When the going gets tough according to Peter Gallanter (letters 8/23), workers can "wait things out or start a job search." He then offers the opinion that teachers in Port Washington who demand a contract settlement should compare their working conditions to "other school districts and...the private sector."
If the attitude in Mr. Gallanter's letter represents a majority opinion among Port Washington's taxpayers then we are, indeed, in a new era of negotiations. The expressed view is not too much different from "Port teacher's are crybabies, not worth the money they receive and can take it or leave it as far as contract negotiations are concerned."
Look more carefully, please, before concluding that conditions in Port Washington are ideal for teachers. On the one hand, the salary scale in Port is generous but not the highest among rival districts. On the other hand, the board has come to the bargaining table at the last minute with a package of onerous proposals for longer hours and fewer perks.
Wonderful Mr. Gallanter! Let us make it tougher for teachers to do the job, and let us avoid giving them a raise. In time, costs of education will be reduced in Port Washington. You will also, in time, have the level of teaching competence that you were willing to pay for.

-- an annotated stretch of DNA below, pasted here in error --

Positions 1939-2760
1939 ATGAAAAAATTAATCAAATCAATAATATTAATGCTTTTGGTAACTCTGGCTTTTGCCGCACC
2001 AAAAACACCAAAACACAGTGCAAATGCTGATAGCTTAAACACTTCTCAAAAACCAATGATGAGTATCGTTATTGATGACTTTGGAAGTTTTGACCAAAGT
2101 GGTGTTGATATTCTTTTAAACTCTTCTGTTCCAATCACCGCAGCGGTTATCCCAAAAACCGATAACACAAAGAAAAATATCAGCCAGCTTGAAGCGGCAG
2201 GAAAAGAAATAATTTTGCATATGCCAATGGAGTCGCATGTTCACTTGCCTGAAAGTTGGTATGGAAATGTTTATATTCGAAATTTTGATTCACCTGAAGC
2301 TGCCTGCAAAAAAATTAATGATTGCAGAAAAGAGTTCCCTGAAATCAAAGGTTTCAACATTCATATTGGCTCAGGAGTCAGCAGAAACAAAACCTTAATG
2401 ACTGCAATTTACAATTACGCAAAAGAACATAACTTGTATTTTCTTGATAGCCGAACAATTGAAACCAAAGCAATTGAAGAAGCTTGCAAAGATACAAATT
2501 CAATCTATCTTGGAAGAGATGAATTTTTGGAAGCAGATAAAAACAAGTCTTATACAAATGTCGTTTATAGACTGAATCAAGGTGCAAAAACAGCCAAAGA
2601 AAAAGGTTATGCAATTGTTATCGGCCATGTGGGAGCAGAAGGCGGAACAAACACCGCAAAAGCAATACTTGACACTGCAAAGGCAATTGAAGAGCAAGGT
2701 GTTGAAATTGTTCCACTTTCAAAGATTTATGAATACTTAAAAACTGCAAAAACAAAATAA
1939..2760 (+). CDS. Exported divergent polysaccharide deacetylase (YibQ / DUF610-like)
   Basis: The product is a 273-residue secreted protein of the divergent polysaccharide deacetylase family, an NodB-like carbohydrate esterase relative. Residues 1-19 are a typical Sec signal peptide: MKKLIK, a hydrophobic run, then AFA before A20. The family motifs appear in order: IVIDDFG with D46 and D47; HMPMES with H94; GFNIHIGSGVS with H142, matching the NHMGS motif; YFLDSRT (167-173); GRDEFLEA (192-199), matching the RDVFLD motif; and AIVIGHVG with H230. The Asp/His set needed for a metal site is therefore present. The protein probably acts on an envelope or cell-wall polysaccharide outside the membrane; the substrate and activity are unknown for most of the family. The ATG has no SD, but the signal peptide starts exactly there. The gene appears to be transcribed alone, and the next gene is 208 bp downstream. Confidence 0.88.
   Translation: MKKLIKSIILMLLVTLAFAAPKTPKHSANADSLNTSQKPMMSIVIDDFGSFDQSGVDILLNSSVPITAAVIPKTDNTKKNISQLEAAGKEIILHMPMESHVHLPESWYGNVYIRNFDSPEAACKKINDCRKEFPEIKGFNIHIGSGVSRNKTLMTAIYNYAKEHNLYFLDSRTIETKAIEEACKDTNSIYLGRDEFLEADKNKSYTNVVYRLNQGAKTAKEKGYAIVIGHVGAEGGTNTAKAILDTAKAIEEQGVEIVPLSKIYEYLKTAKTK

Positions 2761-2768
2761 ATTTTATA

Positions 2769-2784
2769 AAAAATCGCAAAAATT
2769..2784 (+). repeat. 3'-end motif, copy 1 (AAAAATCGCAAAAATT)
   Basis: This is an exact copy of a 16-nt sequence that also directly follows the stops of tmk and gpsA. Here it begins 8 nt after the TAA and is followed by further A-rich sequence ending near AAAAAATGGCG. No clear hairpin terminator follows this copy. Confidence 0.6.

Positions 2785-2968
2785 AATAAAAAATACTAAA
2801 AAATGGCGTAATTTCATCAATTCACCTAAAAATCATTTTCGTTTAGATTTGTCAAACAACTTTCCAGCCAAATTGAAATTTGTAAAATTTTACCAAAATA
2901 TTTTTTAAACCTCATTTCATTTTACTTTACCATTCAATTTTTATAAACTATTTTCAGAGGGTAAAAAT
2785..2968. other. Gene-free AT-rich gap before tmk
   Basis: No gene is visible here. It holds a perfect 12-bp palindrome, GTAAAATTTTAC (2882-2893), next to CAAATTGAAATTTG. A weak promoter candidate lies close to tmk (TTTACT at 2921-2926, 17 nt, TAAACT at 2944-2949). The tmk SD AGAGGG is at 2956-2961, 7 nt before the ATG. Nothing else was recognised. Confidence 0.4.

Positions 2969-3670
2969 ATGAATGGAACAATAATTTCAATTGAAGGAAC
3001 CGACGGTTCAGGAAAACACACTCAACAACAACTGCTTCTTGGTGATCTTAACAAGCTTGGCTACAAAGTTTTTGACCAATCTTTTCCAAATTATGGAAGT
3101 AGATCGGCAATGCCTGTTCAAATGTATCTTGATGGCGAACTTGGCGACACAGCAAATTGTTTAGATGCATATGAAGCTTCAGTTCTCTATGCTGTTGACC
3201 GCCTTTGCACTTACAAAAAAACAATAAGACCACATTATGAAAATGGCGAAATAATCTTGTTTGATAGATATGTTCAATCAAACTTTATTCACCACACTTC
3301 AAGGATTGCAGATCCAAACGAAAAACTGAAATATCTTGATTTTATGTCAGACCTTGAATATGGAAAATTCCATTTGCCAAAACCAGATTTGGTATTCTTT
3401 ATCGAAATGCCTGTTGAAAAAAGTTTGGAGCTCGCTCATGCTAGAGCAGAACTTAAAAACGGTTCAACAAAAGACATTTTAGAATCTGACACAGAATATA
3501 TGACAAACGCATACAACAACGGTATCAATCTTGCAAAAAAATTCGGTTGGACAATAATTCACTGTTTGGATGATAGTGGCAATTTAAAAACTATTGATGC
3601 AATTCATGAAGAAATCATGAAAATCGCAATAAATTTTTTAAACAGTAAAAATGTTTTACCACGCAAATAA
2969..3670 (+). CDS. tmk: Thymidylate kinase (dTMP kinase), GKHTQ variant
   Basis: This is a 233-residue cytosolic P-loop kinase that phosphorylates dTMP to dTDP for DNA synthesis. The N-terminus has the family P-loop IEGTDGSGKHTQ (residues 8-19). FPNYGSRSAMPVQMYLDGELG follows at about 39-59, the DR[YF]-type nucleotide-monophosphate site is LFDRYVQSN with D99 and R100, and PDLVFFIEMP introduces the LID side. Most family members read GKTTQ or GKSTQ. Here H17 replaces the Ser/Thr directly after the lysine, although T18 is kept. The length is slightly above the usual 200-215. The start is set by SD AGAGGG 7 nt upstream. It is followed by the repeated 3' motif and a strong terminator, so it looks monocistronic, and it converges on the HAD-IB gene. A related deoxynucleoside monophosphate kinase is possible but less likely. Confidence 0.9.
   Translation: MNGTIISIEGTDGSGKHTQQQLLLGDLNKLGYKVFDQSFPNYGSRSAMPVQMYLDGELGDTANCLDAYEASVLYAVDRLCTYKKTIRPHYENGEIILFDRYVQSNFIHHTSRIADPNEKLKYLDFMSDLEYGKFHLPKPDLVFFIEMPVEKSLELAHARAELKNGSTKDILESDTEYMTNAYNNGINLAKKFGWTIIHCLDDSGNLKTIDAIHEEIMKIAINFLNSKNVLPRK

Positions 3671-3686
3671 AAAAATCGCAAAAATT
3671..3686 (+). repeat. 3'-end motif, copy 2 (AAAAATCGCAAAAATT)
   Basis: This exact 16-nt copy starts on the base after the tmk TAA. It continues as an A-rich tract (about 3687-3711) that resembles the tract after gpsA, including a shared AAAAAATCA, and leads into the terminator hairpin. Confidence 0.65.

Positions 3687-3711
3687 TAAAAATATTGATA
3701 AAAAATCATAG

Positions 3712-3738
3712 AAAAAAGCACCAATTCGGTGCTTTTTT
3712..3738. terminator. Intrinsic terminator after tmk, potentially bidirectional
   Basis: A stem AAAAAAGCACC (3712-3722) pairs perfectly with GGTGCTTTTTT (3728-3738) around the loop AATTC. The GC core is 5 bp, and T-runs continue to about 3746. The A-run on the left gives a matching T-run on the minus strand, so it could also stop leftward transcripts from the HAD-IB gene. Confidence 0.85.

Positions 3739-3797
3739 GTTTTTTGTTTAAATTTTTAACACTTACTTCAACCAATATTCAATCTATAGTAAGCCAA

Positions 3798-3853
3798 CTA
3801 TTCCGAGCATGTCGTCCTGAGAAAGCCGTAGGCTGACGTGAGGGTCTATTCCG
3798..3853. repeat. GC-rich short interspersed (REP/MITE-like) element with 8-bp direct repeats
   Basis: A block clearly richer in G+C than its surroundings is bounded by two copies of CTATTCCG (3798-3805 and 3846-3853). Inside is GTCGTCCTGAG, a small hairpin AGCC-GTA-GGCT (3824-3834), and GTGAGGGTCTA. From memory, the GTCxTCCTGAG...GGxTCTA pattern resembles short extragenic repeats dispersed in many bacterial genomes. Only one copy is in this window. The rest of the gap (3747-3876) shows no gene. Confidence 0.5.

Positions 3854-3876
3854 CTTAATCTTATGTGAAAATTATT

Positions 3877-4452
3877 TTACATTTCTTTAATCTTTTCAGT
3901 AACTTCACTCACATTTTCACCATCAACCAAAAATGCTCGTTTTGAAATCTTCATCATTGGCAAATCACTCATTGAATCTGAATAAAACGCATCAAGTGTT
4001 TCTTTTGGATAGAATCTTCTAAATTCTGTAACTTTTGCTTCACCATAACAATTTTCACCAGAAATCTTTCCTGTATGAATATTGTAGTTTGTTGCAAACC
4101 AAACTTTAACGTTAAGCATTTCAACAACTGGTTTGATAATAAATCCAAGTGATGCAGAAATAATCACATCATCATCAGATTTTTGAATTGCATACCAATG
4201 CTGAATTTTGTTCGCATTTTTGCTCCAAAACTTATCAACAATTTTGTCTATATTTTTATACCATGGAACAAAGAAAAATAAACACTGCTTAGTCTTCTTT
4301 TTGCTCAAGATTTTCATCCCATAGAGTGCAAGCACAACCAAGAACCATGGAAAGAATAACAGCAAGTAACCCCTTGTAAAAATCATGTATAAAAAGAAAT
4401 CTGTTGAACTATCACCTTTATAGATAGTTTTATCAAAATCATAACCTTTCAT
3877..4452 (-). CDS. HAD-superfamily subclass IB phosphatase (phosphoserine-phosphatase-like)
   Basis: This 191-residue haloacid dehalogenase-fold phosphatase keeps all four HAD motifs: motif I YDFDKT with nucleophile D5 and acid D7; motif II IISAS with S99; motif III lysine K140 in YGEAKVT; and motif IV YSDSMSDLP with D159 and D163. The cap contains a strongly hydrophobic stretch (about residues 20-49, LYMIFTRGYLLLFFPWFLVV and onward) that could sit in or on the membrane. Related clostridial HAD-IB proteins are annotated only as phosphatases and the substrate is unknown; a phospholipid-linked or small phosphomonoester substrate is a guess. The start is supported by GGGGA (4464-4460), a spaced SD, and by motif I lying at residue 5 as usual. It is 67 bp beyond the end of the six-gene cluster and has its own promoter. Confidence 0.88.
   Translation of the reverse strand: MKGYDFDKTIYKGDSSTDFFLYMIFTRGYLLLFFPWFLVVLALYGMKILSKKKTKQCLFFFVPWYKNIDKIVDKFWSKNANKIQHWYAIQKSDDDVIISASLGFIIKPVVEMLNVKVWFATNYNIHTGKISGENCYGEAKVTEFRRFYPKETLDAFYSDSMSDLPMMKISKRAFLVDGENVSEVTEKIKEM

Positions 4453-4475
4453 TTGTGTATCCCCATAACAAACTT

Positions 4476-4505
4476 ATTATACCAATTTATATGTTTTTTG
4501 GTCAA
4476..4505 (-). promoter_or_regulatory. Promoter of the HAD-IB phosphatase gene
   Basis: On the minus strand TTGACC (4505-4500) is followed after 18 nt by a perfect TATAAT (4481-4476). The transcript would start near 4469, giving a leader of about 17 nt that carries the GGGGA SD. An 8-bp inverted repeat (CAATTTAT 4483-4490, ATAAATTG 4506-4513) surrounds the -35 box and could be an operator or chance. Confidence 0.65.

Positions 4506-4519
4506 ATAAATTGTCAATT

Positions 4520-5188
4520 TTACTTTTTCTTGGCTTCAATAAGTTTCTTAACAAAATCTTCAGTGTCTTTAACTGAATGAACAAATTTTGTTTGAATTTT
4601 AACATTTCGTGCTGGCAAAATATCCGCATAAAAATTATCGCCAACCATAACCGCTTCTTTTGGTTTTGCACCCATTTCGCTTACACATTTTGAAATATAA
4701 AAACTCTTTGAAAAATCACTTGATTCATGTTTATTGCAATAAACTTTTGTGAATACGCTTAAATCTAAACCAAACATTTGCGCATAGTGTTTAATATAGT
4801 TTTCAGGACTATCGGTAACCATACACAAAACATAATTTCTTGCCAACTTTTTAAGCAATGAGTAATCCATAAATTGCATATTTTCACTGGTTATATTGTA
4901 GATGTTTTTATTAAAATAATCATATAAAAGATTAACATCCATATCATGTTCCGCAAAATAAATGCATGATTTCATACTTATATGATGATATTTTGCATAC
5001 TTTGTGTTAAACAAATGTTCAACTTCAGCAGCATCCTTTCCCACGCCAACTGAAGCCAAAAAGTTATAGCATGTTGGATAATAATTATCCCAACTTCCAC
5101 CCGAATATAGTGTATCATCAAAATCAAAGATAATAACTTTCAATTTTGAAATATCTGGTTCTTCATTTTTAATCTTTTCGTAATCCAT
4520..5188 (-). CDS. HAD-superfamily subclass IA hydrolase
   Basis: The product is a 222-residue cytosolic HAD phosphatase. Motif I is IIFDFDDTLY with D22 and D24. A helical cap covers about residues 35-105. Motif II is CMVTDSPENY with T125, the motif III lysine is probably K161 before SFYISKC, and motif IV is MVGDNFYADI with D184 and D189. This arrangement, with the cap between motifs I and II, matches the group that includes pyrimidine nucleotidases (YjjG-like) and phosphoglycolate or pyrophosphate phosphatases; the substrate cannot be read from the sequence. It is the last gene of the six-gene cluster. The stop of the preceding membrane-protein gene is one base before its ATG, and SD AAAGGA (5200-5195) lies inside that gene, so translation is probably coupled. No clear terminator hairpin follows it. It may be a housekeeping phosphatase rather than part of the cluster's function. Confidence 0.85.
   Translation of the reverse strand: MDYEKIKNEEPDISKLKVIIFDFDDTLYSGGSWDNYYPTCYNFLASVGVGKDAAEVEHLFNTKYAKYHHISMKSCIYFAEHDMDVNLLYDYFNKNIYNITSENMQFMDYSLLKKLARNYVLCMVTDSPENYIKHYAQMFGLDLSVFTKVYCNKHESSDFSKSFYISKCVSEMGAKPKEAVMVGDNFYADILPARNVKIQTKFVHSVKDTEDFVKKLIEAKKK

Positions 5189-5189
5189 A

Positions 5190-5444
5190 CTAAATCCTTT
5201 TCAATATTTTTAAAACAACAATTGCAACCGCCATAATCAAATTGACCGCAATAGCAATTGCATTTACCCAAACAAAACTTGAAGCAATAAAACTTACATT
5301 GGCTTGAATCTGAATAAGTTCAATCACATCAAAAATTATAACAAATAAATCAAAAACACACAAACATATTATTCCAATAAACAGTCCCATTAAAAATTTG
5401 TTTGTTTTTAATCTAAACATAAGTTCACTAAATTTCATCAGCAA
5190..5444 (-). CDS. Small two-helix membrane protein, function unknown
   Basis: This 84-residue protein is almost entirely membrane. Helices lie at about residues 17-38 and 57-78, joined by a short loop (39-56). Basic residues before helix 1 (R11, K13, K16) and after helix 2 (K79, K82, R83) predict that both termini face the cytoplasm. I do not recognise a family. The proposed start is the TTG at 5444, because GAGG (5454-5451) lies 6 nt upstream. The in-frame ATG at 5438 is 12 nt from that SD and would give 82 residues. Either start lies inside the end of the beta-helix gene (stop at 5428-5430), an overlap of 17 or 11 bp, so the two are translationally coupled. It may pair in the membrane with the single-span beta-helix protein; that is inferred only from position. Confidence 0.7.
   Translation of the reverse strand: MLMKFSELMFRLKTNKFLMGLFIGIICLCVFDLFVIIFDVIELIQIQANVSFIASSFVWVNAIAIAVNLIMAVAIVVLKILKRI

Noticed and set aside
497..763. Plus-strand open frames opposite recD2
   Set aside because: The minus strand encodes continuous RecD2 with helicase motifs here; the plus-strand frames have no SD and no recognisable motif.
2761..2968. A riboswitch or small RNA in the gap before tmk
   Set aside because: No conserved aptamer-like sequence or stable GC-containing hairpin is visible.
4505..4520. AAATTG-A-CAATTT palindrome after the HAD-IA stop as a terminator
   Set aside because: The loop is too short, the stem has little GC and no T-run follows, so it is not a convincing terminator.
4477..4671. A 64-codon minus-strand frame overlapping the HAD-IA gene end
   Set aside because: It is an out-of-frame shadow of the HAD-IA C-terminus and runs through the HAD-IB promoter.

Look around: Some teachers in Port Washington are seeking elsewhere. Are there more than a few experienced, talented individuals gone from the ranks? Are you even aware of the young, tenured teachers who have begun to look elsewhere in hopes of finding professional pay levels in an environment that puts competence and professionalism before cost cutting and carping?
You need not worry about filling the slots of those teachers who might be driven away by increasingly hostile attitudes toward negotiated professional salaries and working conditions. You will find candidates from the ranks of those willing to work for what you are willing to offer.
But if what you offer in negotiations is a sneering attitude, a hired-gun negotiator, and proposals for markedly worse working conditions, then you must expect that the professional teachers now on board will not be yours forever. Call me when the replacements start to get on your nerves. Perhaps, then, the negotiating will be more timely and less backhanded.
But that will take years, Mr. Gallanter. By then, you and I might not be around to write letters to the newspaper. The process of deterioration started years ago when negotiations turned from professional sparring and compromise to brinkmanship and "give back" mentality. The attitude expressed in your letter, if adopted widely, can only accelerate a trend that will destroy the professionalism of the school district and make no taxpayer happy in the long run.
PW teacher, retired